BumpySkies is airborne
December 8, 2016
by Jason McIntosh
With pride and relief, I this week launch the public beta of BumpySkies: my gift to the air-traveling world at large, and to and my fellow aviophobes in particular. I have worked on it since late 2015, and plan on keeping it a focus of my attention for the indefinite future.
As its about-page states, BumpySkies is a free online service that hopes to help demystify plane travel for commercial air passengers. Its sole function, for the moment, is predicting turbulence intensity along the planned routes of major-carrier flights over the contental United States.
If you make use of BumpySkies, I’d love to know about your experience. How accurate did you find it? If you’re a nervous flier (like me), did it make your flight a little less scary? Please drop me a line at firstname.lastname@example.org to let me know what you think.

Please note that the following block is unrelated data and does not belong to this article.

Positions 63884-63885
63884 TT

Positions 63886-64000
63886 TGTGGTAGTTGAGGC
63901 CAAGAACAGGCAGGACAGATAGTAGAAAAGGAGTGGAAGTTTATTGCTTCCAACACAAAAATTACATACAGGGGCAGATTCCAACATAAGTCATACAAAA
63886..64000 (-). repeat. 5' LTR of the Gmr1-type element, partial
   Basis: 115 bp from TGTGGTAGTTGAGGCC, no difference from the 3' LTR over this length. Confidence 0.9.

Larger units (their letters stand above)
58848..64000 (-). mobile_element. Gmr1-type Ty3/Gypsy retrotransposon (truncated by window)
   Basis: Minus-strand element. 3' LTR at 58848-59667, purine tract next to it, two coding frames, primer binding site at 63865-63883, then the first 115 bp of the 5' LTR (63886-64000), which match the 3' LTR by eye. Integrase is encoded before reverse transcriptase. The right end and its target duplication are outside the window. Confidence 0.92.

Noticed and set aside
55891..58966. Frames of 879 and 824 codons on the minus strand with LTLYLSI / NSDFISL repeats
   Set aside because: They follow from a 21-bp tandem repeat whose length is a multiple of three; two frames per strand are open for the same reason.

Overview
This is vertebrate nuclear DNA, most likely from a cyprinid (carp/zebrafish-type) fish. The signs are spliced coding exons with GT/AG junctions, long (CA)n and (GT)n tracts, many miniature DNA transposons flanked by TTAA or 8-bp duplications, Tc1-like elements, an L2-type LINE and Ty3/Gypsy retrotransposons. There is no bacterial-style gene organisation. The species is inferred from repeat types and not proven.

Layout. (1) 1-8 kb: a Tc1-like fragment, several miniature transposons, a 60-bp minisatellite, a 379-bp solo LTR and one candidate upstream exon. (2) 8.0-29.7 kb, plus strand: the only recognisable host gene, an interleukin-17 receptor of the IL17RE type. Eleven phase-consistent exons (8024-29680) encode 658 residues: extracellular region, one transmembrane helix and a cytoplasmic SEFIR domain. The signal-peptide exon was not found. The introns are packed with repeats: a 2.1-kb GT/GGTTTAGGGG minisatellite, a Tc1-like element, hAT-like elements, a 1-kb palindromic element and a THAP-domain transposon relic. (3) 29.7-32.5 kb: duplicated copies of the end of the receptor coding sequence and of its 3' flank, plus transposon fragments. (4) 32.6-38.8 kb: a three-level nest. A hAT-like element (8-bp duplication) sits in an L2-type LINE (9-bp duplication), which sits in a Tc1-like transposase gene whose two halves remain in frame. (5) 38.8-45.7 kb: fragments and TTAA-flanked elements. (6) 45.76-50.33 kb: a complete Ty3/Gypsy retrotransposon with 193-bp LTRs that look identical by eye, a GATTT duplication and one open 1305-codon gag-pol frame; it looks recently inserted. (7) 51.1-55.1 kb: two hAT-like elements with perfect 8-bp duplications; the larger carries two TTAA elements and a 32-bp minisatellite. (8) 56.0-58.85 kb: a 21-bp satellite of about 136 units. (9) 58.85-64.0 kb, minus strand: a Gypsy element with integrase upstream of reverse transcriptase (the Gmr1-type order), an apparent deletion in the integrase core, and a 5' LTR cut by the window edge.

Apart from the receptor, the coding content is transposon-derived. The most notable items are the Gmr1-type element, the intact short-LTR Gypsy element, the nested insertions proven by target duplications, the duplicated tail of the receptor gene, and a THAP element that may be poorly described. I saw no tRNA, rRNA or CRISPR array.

This blog will serve as my platform for occasional news and updates about BumpySkies. You can also follow this service on Twitter, or sign up to our mailing list to get important news about BumpySkies sent to you directly.
I would like to thank various people who’ve helped with BumpySkies over the last year:
Tim Mahony and Brian Pettegrew of NOAA, David Wickes of FAA, Yemin Htay of Harris Corporation, and Chrissy Jackson of Shadowcat Systems, all of whom provided invaluable technological assistance.
Michael Carriere, Chris Cieslik, Liza Daly, Kevin Jackson-Mead, Jim Manning, Marc Moskowitz, and Carolyn VanEseltine for pre-beta testing and early feedback.
Mark Musante, for accidentally giving me the idea for all this.
Everyone in chat, social media, and real life who showed interest in all my BumpySkies talk for months, and helped encourage me to see it all the way through to launch.